Swords for export must be submitted to the Bunka-ch˘-bijutsu-k˘gei-ka 文化庁美術工芸課 (Art and Craft Section of the Cultural Agency). The T˘rokush˘ is handed in, and an export permit (Kobijutsuhin-yushutsu-kansa-sh˘mei 古美術品輸出鑑査証明) is issued in return. This export permit is valid for one month; within that time all customs and export procedures have to be completed or otherwise the permit becomes void.

If sent by parcel, the sword and export permit has to be brought to the International Post Office (Kokusai Yűbinkyoku 国際郵便局). Customs checks the export permit against the sword (at least the Nakago has to be shown to the customs officer), and only then can the sword be packed while customs observes packing, sealing the parcel afterwards. Another form has to be filled in by the sender, which is stamped by the carrier at shipping as proof thereof, and must be returned to customs immediately.

Importing Swords Into Japan

There are two possibilities: sending a sword to Japan via parcel, or bringing it into the country personally (in the latter case there's a limit of 3 swords per person).

If the sword is sent to Japan, the parcel has to include a pro-forma invoice declaring the value of the sword, and that it is being sent for restoration and will be returned to the sender upon completion of the work (otherwise import duties have to be paid by the consignee). The sword is then stored at the International Post Office, and a notification is sent to the recipient to attend licensing. This takes place once a month at the International Post Office; after the T˘rokush˘ is issued, the sword will be forwarded to the addressee (it can not be brought home directly after Shinsa).

When personally bringing a sword into Japan, it has to be declared at customs. Customs escorts the importer to the port police, which then will issue a temporary import permit (Hikiwatashi-sho 引渡書). The importer has to contact the Prefectural Education Board for proper licensing; if he lives in Japan it's that of his prefecture, otherwise the one at the prefecture of the restorer.

In T˘ky˘ Shinsa takes place at the T˘ky˘ Metropolitan Government Office (T˘ky˘ Toch˘ 東京 都庁) in Shinjuku at the second Tuesday of every month. One fills out the registration form, takes a number, and waits for his turn to be called to one of the Shinsa tables. The inspection itself takes only a few minutes, and after establishing that the sword is eligible for licensing, the T˘rokush˘ is issued for a fee of ą 6,300.

Although most of the inspectors are nice guys, they tend to get sloppy towards the end of the Shinsa day. I've seen quite a few collectors being in a cold sweat, almost refusing to let them handle the sword, out of the fear that the inspectors might yet again scratch up one of their prized blades; once they lost the Mekugi of one of my swords; on another occasion they misread the Mei, and after I complained, another license was issued. Sure, the face-loss was theirs, but it was me who wasted another hour waiting for the outcome of their joint effort to explain to each other this perfectly innocent mistake, and the laminating of the new T˘rokush˘.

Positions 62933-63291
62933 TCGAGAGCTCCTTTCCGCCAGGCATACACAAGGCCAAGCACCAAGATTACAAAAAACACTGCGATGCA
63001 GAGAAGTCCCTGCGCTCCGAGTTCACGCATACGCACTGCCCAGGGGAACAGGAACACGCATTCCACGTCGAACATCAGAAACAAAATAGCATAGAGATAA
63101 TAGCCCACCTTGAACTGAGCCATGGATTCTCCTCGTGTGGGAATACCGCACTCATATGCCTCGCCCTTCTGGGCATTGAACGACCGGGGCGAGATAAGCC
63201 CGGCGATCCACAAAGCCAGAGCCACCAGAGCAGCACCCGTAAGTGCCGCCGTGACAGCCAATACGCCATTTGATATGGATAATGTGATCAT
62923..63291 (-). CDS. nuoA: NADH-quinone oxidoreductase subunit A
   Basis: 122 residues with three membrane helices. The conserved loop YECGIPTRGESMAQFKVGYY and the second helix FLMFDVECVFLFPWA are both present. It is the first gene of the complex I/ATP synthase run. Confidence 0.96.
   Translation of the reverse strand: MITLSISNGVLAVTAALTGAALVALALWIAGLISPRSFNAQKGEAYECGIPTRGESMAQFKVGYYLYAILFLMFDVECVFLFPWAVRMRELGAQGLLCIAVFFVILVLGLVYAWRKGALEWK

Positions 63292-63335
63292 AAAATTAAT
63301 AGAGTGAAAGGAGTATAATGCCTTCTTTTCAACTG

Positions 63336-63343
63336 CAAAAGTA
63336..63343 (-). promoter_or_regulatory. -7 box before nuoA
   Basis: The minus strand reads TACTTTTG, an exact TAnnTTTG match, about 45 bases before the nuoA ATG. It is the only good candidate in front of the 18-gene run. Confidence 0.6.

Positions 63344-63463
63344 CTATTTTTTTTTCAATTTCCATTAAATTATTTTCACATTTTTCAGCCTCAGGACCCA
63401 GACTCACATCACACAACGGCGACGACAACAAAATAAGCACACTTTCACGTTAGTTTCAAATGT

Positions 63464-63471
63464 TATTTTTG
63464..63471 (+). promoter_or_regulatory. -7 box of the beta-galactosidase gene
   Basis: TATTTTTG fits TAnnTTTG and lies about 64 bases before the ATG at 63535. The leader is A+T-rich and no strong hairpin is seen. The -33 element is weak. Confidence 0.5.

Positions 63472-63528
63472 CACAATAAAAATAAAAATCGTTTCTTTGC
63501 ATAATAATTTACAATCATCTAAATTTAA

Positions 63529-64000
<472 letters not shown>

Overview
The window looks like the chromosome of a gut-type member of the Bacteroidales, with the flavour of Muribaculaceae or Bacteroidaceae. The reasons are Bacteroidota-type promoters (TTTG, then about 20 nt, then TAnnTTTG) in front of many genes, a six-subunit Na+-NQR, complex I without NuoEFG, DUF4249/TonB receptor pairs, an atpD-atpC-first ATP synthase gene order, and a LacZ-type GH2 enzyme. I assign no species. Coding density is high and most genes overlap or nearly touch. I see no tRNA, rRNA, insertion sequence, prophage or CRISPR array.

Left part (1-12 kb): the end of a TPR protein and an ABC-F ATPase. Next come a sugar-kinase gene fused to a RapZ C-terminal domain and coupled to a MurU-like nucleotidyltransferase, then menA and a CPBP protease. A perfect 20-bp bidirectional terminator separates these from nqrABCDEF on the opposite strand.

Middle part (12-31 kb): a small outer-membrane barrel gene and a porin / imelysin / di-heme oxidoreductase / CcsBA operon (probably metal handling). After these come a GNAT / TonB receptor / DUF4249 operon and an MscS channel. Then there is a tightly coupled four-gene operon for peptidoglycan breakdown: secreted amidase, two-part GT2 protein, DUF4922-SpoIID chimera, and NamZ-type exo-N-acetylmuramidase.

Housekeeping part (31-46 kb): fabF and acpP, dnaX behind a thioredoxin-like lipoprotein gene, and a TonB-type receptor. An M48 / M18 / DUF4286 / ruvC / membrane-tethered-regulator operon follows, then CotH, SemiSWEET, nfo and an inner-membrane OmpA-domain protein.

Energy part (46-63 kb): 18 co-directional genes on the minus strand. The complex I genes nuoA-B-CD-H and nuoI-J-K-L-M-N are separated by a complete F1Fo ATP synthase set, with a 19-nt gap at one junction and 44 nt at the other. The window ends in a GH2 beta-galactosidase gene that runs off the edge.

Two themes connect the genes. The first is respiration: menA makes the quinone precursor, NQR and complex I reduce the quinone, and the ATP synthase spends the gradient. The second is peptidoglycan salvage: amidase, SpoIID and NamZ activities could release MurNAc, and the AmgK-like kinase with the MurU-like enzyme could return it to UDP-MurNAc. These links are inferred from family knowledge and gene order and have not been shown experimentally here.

If a sword is rejected at the Shinsa, the recipient (or owner if at that time in Japan) has to decide whether it will be sent back to where it came from, or handed over to the police for destruction. Swords brought to Japan personally that are held back already at the port police can be picked up again when leaving Japan.

Choosing A Shipping Method

Since Japan Post and EMS (a subsidiary of Japan Post) are located at the same building as customs in T˘ky˘ - the aforementioned International Post Office - the majority of those who send a sword abroad use them for shipping. It's convenient, and most private carriers are not familiar with exporting swords; I've heard quite a few horror stories about how UPS, FedEx, Nittsu etc. messed up the export of swords.

Equally, when sending swords to Japan, either the national postal service (e.g. USPS), or EMS should be used. In both cases the sword(s) arrive(s) at the Intl. Post Office. When using a private carrier, or sending a sword as unaccompanied air luggage, customs clearing has to be done at Narita, since T˘ky˘'s International Airport is located in Chiba prefecture. A pre-Shinsa takes place at the cargo section of the airport, and the sword has to be taken to the regular Shinsa in T˘ky˘ after that. Besides the time spent at pre-Shinsa (which usually is done by a very nice, elderly, high-ranking Iaid˘ teacher [about whom I'm not sure that he wants to see his name published]), driving to Narita and back takes at least 3 hours from downtown T˘ky˘.

Japanese Law Enforcement


Toto, I've A Feeling We're Not In Kansas Anymore